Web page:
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Pakistan: Emergency rule will end in 1 month; Bhutto out after house arrest
thousands of people have been arrested, judges removed and TV news stations taken off air.
ISLAMABAD, Pakistan -- Pakistan eased its crackdown on opponents Saturday, releasing opposition leader Benazir Bhutto from house arrest and saying it will lift a state of emergency within a month. But the government blocked a meeting between the deposed Supreme Court justice and Bhutto, who pledged to lead a 185-mile protest march.
President Bush called President Gen. Pervez Musharraf's promises "positive steps," throwing U.S. support firmly behind the Pakistani leader in the fight against Islamic militants.
Bhutto, apparently unbowed by her brief detention, said she would defy Musharraf's ban on public gatherings and lead supporters on a march from the eastern city of Lahore to Islamabad on Tuesday.
"When the masses combine, the sound of their steps will suppress the sound of military boots," Bhutto, a former prime minister, told around 100 journalists protesting a new media clampdown.
Musharraf insists he called the week-old emergency to help fight Islamic extremists who control swathes of territory near the Afghan border. But the main targets of his subsequent crackdown in this nation of 160 million people have been his most outspoken critics, including the increasingly independent courts and media.
Thousands of people have been arrested, TV news stations were taken off air and judges removed. On Saturday, three reporters from Britain's Daily Telegraph newspaper were ordered to leave Pakistan for an editorial in the paper that used an expletive in an allusion to Musharraf, said Deputy Information Minister Tariq Azim.
A heavy security cordon around Bhutto's Islamabad villa kept her under house arrest for 24 hours, but she was allowed to leave Saturday morning, meeting first with party colleagues and then addressing the journalists' protest.
But dozens of helmeted police blocked her white, bulletproof Land Cruiser when she tried to visit Iftikhar Mohammed Chaudhry, the independent-minded chief justice who was removed from his post following Musharraf's state of emergency.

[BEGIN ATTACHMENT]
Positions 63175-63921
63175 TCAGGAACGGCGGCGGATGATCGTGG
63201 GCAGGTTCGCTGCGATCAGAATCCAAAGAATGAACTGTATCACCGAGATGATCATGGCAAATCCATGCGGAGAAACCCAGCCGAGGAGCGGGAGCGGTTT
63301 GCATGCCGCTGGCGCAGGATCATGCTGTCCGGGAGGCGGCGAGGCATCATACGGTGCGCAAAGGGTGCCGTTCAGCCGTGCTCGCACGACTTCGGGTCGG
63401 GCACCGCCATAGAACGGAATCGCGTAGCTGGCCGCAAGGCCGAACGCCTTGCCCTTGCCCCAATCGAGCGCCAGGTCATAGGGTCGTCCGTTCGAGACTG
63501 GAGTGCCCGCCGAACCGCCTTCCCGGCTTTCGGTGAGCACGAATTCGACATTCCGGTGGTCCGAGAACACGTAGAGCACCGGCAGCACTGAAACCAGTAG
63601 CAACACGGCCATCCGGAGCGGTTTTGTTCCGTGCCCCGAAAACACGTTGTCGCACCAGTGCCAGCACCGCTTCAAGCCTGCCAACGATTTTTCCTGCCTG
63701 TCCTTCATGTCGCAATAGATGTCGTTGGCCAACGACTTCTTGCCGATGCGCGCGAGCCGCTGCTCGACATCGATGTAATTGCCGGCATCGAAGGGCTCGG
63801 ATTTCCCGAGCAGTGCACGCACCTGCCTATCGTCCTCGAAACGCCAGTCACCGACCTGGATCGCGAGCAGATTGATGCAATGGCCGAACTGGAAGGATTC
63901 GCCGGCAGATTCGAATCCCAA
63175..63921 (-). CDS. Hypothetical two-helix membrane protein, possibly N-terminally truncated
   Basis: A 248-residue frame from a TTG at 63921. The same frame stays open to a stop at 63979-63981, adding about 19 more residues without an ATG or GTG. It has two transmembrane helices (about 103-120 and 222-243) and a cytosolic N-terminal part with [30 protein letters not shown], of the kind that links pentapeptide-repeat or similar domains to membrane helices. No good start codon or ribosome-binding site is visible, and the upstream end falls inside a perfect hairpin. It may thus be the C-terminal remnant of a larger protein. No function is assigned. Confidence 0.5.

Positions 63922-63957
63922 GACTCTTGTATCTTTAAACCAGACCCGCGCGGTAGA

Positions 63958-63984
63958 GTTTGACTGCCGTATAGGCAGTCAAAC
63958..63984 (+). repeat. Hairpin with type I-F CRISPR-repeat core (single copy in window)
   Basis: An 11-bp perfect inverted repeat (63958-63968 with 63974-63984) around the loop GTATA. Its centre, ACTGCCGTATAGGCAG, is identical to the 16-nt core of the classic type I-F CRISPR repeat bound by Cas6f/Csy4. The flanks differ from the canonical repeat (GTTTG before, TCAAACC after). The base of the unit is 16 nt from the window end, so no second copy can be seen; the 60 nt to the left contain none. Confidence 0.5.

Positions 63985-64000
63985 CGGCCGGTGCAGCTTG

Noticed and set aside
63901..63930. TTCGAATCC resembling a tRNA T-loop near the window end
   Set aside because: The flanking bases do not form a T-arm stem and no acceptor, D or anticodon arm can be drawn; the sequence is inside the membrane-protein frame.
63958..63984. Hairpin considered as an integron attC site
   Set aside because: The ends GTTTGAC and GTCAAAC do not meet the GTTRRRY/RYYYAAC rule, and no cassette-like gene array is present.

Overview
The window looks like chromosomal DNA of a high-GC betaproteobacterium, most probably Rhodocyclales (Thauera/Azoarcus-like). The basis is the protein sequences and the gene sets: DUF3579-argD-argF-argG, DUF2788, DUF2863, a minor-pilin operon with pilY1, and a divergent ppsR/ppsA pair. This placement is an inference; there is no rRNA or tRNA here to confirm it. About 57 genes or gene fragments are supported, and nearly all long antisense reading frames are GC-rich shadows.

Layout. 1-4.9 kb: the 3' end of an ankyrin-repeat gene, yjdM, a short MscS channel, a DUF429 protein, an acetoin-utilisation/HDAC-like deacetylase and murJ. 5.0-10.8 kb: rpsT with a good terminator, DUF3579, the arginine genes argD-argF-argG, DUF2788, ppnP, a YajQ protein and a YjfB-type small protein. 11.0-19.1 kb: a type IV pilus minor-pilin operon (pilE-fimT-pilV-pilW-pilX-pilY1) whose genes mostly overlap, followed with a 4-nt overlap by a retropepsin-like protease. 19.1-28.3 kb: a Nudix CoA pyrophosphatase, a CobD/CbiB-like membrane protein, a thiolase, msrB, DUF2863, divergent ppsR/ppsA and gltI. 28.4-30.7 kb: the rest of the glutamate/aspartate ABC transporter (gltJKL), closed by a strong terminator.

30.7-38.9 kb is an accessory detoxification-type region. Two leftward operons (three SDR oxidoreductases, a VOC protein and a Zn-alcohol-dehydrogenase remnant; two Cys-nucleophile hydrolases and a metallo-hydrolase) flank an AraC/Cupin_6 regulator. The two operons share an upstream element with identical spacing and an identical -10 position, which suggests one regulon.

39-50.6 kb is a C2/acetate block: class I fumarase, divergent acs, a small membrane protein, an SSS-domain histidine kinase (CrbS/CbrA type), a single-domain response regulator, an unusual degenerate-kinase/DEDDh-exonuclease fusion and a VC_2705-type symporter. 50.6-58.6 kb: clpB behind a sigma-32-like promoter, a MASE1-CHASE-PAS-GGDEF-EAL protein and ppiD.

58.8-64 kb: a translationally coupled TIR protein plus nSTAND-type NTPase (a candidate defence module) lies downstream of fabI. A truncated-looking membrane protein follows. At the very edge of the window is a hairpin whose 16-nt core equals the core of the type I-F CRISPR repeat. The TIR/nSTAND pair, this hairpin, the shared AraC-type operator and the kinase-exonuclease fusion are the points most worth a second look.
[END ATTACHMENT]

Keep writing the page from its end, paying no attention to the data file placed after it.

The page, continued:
The moves have prompted sharp criticism from the United States, Musharraf's chief international backer, and last week he said that parliamentary elections initially slated for January would be held no more than a month later, dispelling speculation the vote could be delayed by as long as year.
Attorney General Malik Mohammed Qayyum said on Saturday that the state of emergency would "end within one month." He provided no further details and would not say when a formal announcement might come.
Addressing supporters through a loudspeaker on Saturday, Bhutto said Taliban and al-Qaida-linked militants were gaining ground in the country's turbulent northwest, near the Afghan border. She also said Musharraf's military-led government was about to crumble.
"This government is standing on its last foot," she said, as dozens of supporters scuffled briefly with police. "This government is going to go."
Last month, Bhutto's jubilant homecoming procession in the southern city of Karachi after eight years of exile was marred by twin suicide bombings. She escaped unharmed, but more than 145 people died in the attack, blamed on Islamic militants.
"You have allowed [firebrand Islamic cleric] Maulana Fazlullah to snatch Swat," -- a former tourist destination where fighting has raged for months, "but you are beating unarmed people," Bhutto said outside the chief justice's house, drawing chants of "Long live Bhutto!" from her supporters.
Suspected militants have abducted scores of soldiers in the region in recent weeks, including eight on Saturday, who were stopped at a makeshift roadblock and overpowered, government and military officials said on condition of anonymity because they were not authorized to speak to the press.
Some U.S. officials have expressed concern that Pakistan's political crisis would actually distract its efforts against a growing militant threat in the Afghan border region. NATO said Saturday insurgents had killed six American troops in eastern Afghanistan.
Bush sidestepped a question on that issue, saying he has confidence in the commitment of Pakistan's leadership to stick with the U.S. in the fight against global terrorism. He added that the U.S. needed partners in the fight against al-Qaida.
"One country we need cooperation from is Pakistan," he said.
The Bush administration has continued to describe Musharraf as an "indispensable" ally against extremists, suggesting it is unlikely to yield to calls from some lawmakers in Washington for cuts in its generous aid to Pakistan, much of it to the powerful military.
Just a few weeks ago, Bhutto and Musharraf were discussing the possibility of forming a pro-West alliance against militants, and her return last month following eight years in exile came after he agreed to drop corruption charges against her.
Bhutto has left open the possibility of re-entering talks with the army chief, including on her wish to serve a third term as prime minister, but such prospects have been dimmed by recent restrictions on her movement and her increasingly tough talk.
Many critics say the main goal of Musharraf's emergency was to pre-empt a Supreme Court ruling on the legality of his victory in a presidential election last month. Under the constitution, public servants cannot run for office.
Qayyum, the attorney general, said the court -- now purged of its more independent justices -- would swear in more judges in the next two or three days, bringing it up to the strength required to restart hearings in the case.
Musharraf says he will quit his post as army chief and rule as a civilian once the court has confirmed his re-election, but set no date for that step.